Calabogie Rock climbing332 routes in crag
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Kilometre+ long cliff near Ottawa Ontario.
Near the Calabogie Peaks ski resort, there are a pair of cliffs, The Main Cliff, and the Lake Cliff. Both are granitic gneiss and decent rock, but the Main Cliff has seen most development, with a rennaissance in the last year (2010) after the NCC closed most of the climbing in the Gatineau Park.
The Main Cliff is a kilometre or longer continuous cliff generally ranging in height from 12m-25m. It runs perpinducular to the road, generally giving approach times in the 5-20 minute range along fairly easy hiking trails.
The Lake Cliff faces differently and is mostly undeveloped, with uphill bushwacking (10 minutes) required for the approach.
Main Cliff, Calabogie Boulders, and approach are on crown land in a "General Use Area", in particular in the " "Madawaska Highlands General Use Area".
The approach to Lake Cliff appears to cross private land, and the cliff may be on private land as well.
The Hydro/High Falls section was closed in 2002 due to deaths from an unexpected opening of the Barrett Chute Dam overflow gates. The land is fenced off and owned by Ontario Hydro.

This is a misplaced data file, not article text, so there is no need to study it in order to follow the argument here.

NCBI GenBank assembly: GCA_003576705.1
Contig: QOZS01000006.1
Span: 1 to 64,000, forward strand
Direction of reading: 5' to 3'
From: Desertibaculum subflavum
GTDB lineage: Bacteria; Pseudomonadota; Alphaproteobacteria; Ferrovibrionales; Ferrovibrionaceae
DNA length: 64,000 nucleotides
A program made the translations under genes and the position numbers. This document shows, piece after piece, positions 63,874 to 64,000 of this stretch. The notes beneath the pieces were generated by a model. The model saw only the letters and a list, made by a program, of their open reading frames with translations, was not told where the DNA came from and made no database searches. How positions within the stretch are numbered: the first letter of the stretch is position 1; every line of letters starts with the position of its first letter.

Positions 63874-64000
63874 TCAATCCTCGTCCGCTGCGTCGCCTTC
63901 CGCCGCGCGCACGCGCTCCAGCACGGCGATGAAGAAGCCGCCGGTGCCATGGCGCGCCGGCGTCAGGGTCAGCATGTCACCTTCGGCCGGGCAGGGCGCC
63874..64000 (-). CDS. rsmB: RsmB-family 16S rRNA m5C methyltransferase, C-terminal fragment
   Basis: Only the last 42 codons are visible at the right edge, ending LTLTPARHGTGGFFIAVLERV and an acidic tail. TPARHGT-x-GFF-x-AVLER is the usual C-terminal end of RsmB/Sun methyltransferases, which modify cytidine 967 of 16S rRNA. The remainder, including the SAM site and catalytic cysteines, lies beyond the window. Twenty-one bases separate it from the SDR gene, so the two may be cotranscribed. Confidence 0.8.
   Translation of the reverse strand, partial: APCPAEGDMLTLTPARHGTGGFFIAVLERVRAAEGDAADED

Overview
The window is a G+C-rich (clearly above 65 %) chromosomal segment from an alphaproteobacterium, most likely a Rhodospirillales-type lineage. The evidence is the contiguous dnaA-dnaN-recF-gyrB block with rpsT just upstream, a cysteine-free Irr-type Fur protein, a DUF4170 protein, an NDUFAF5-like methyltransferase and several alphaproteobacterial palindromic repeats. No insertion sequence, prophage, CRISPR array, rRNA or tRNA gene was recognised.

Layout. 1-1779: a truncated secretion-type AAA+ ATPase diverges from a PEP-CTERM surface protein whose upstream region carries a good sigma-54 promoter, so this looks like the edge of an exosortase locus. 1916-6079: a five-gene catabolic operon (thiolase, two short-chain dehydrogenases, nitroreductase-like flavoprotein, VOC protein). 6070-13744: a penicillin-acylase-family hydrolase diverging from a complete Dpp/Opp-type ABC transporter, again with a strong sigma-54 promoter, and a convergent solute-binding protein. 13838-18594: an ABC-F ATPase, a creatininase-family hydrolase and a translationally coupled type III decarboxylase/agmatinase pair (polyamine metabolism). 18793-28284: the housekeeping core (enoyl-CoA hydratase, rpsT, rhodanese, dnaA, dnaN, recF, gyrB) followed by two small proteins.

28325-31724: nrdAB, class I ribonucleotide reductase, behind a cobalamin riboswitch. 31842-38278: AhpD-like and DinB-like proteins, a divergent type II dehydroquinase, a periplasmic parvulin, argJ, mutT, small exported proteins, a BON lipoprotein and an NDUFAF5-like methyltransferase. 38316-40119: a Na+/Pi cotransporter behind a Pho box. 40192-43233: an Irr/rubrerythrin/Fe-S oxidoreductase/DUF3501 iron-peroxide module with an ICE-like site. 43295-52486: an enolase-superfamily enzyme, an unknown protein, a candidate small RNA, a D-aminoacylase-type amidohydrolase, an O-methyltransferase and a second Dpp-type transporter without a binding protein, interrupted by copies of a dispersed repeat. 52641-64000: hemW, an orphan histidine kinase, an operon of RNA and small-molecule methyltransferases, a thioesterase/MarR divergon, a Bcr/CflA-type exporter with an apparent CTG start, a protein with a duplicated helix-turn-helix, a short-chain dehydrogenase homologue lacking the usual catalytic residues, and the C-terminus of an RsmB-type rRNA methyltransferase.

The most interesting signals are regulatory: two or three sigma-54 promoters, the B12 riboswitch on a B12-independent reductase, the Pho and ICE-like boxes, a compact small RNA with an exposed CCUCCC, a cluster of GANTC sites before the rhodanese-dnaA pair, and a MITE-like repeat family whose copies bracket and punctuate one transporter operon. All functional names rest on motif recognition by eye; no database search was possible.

Main Cliff and Boulders parking is just a big dirt shoulder. The bigger parking section is at
Which is 2.5 km past the Barrett Chute Road (last left turn before pull-off, the road that turns left just before the ski resort).
That will get you access to the top of the cliff. A 2 minute walk west on the road will reveal a slightly smaller dirt shoulder, that will get you access to the bottom of the cliff.
The main cliff was first climbed in the late 70s through late 80s, then it dropped in popularity. A few routes near 2nd easy way down continued to be climbed, but the rest of the cliff was rarely visited.
Starting in 2010, when the NCC closed much of the Gatineau park to climbing, climbing at Calabogie started to revitalize, with the development of new routes, including a fair bit of bolting of anchors and the setting up of a lot of sport routes. This development has continued through, at least, 2011.
This may lead to a differentiation in grades, the old, trad, routes were graded "old school", while the newer routes seem to be being given more "modern" grades, possibly resulting in nearby routes with similar difficulty level easily varying by a couple grades.
Check out what is happening in Calabogie.